- Research has linked air pollution to a range of medical conditions.
- In the United States, racially minoritized groups are exposed to more air pollution than are white Americans.
- A new study finds for the first time that race and ethnicity are a more significant factor in exposure to air pollution than income level in the U.S.
A new study from researchers at the University of Washington suggests otherwise.
The study finds that, regardless of income, racially and ethnically minoritized groups are the people most exposed to pollutants across the U.S.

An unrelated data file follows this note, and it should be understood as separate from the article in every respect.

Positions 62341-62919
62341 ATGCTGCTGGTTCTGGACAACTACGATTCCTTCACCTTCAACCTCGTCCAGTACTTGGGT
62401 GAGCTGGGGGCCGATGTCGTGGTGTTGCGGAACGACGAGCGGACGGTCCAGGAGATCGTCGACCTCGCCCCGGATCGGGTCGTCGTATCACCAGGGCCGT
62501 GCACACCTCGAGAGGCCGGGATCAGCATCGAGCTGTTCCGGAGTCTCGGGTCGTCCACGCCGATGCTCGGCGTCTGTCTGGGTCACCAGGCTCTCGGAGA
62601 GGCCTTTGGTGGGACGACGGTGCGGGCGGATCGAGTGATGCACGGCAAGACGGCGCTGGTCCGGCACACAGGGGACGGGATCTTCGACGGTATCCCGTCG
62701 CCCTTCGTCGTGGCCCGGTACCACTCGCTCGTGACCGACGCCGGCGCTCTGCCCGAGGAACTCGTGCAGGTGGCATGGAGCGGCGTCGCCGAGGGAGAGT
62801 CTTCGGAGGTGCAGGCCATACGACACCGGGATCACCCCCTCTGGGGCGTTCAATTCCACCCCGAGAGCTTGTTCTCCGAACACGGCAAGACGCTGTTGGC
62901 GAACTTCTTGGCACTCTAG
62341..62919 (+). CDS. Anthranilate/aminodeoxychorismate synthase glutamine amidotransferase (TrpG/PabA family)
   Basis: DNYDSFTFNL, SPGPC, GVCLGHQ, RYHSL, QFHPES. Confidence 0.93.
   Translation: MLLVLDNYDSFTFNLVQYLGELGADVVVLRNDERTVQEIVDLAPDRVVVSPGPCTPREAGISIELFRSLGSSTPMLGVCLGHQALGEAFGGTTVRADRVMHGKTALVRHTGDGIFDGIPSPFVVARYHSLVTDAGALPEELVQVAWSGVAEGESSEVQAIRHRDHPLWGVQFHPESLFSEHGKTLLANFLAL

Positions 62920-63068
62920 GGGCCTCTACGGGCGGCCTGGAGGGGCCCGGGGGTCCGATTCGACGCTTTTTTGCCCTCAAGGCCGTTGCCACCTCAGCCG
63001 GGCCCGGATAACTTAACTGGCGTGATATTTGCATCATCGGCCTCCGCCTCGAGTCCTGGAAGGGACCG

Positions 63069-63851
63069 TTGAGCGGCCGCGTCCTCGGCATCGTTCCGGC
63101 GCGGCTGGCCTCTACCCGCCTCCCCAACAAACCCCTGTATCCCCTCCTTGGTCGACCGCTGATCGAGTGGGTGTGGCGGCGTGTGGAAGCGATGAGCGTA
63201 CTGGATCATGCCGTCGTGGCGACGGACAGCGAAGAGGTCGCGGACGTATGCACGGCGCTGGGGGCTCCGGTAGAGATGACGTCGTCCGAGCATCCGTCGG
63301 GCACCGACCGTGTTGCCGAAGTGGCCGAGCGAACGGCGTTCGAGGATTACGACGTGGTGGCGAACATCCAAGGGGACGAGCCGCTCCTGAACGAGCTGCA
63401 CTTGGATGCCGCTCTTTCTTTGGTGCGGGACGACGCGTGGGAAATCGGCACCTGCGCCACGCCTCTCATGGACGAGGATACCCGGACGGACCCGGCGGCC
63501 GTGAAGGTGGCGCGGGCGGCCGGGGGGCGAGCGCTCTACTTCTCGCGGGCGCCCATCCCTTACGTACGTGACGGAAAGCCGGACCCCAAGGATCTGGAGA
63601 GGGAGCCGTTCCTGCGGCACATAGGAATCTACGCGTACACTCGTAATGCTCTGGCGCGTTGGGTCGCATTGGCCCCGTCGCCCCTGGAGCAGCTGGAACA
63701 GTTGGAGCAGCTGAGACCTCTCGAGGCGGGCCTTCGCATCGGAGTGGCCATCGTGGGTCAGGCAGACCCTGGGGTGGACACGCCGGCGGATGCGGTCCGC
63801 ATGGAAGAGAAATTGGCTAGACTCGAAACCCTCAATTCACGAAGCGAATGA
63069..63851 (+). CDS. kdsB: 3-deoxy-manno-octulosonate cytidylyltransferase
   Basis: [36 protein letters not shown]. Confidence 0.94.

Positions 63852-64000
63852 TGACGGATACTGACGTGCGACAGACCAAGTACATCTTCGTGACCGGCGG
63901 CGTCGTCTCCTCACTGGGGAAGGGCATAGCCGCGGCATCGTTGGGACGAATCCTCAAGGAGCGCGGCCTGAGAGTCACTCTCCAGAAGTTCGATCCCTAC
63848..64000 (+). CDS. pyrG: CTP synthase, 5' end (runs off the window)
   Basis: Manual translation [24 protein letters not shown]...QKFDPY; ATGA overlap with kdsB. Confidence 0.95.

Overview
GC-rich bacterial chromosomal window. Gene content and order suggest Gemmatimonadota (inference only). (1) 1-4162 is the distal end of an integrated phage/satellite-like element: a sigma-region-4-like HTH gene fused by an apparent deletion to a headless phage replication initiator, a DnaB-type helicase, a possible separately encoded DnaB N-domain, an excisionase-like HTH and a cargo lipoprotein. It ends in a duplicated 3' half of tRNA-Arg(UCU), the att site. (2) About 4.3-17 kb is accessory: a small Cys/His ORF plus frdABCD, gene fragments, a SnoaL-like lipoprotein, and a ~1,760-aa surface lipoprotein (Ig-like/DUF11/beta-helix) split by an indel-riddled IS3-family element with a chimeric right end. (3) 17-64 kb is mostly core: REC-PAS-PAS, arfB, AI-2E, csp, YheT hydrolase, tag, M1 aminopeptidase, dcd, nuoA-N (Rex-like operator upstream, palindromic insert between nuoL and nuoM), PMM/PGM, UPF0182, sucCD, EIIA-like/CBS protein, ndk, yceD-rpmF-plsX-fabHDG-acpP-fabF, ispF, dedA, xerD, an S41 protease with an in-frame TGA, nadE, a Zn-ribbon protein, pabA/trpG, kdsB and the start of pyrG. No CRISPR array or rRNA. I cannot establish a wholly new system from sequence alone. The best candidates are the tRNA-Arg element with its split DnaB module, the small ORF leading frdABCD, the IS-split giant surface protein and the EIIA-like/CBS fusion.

Studies have linked air pollution to respiratory disease, cardiovascular disease, cancer, cognitive decline, and other conditions, as well as adverse birth outcomes. The Global Burden of Disease study estimates that globally, 4.5 million people died prematurely from outdoor air pollution in 2019 alone.
“Air pollution and its associated health impacts are not equitably distributed by race/ethnicity or income,” write the authors of the study. Read more.